Dallas-Fort Worth has the most diversified economy in Texas, according to new forecasts from Jones Lang LaSalle (JLL), which may prove helpful in a potential downturn.
The metroplex already has 7.8 million people and is the fastest-growing metropolitan area in the U.S. Still, by 2045, it could be home to 3.4 million more residents, according to the report.
West and East coast migrations will continue to fuel that population increase.
Dallas-Fort Worth also has the jobs to back up this population growth. More than 250,000 jobs were added this year, with Dallas-Plano-Irving adding 13,500 in mining, logging, and construction alone.
The region’s diversified economy helps insulate it from a looming recession. DFW industry is more diverse than in Texas’ other major cities, strengthening its resilience to withstand economic instability.
Despite having a smaller population than New York and LA, the DFW area saw greater job growth than its more populated counterparts, according to JLL’s report.
Jobs in the region were spread evenly across industries. No one sector held more than 22% of employment across the metroplex. The largest sectors of employment were trade, transportation, and utilities, at 21.8%.
“Professional and business services” was the second largest employment sector at 18%. Education and health services, government, leisure and hospitality, and financial activities augment the metroplex’s job diversity.
Dallas-Fort Worth continues to lead the nation in sales from real estate investments bought and sold since 2020, beating out New York and Los Angeles. The area saw a sales volume of over $43 billion from the fourth quarter of 2021 to the third quarter of 2022, according to JLL’s report.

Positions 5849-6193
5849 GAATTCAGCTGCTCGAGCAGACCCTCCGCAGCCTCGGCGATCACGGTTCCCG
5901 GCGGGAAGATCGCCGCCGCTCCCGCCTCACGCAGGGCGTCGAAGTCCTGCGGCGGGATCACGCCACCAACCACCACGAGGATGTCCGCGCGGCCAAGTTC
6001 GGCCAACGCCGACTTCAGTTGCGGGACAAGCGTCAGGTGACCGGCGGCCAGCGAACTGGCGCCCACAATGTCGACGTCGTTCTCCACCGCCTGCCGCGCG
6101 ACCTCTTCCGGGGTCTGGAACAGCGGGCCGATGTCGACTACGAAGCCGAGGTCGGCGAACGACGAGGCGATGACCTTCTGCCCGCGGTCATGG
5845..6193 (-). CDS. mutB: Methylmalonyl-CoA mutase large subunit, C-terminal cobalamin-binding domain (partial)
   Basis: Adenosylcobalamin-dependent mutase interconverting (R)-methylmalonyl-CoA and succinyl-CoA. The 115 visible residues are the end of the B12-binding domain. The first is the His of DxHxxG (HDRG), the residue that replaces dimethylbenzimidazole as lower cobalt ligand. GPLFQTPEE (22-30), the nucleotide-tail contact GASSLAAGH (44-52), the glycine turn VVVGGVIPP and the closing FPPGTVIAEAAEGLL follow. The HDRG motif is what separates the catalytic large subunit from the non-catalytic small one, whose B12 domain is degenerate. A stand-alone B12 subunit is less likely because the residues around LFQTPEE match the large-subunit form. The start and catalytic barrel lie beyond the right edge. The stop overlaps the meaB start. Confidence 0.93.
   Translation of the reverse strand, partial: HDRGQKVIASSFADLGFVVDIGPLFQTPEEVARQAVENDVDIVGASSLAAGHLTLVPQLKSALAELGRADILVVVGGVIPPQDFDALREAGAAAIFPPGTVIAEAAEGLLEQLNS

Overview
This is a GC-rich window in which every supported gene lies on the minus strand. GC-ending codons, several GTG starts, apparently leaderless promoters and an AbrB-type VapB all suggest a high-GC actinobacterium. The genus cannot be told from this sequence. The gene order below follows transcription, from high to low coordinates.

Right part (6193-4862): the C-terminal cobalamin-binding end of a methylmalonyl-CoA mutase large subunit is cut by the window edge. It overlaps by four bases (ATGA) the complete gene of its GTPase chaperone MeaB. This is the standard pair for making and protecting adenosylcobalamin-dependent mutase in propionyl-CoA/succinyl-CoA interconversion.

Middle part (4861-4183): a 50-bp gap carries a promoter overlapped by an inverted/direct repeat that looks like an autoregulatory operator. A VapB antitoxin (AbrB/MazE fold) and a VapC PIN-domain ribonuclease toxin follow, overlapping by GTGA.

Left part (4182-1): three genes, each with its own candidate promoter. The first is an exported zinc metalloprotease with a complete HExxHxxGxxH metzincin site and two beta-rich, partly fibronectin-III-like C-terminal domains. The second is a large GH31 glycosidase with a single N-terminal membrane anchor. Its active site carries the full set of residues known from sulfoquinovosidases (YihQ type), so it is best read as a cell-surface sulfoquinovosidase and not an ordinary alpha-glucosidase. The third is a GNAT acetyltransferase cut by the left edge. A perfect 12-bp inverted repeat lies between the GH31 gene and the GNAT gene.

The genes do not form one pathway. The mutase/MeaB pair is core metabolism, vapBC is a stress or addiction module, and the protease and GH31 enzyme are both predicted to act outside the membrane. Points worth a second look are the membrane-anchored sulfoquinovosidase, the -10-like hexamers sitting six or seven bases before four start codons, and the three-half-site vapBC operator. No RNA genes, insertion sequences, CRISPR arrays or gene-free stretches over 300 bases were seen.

The industrial development pipeline was also the largest in the nation due to a greater need for industrial space, according to the Fort Worth Star-Telegram. There are over 62 million square feet of industrial space under development.
Goldman Sachs is 35% sure the nation will experience a recession in the next 24 months. Nevertheless, Scott Mueller, who leads the firm’s southwest private wealth management division, said North Texas is in a strong position.
“North Texas will not be impacted as strongly as other parts of the country; you can be comfortable with that statement,” Mueller assured.
“We’ll still be driven by the macro economy, but there’s a growth tailwind here just by population growth and the associated economic activity group that will help alleviate that effect here,” he said.
Mueller said it would be “a business opportunity,” especially for businesses “on the private wealth management side in this whole region.”
Jenny Rudolph of the Fort Worth Star-Telegram echoed Mueller’s sentiment.
“While economists have predicted a looming recession, DFW is positioned to weather the storm well and recover quicker thanks to consistent job growth, a wide range of employment industries, and proven resiliency in past downturns,” she wrote.
Rudolph noted the metroplex recovered faster than major cities like New York, Austin, and Houston during previous economic declines.
However, Luis Torres, an economist for the Federal Reserve Bank of Dallas, is not as optimistic.
Monthly jobs reports have shown employment growing 50% faster in Texas than in the U.S., but recent revisions by the Federal Reserve Bank of Dallas from a second-quarter census of employment and wages, show that the gap between Texas and the rest of the country was only 0.3 percentage points this year.
“We’re not protected from a downshift in the U.S. economy,” he said. “We don’t have the extra buffer that we thought.”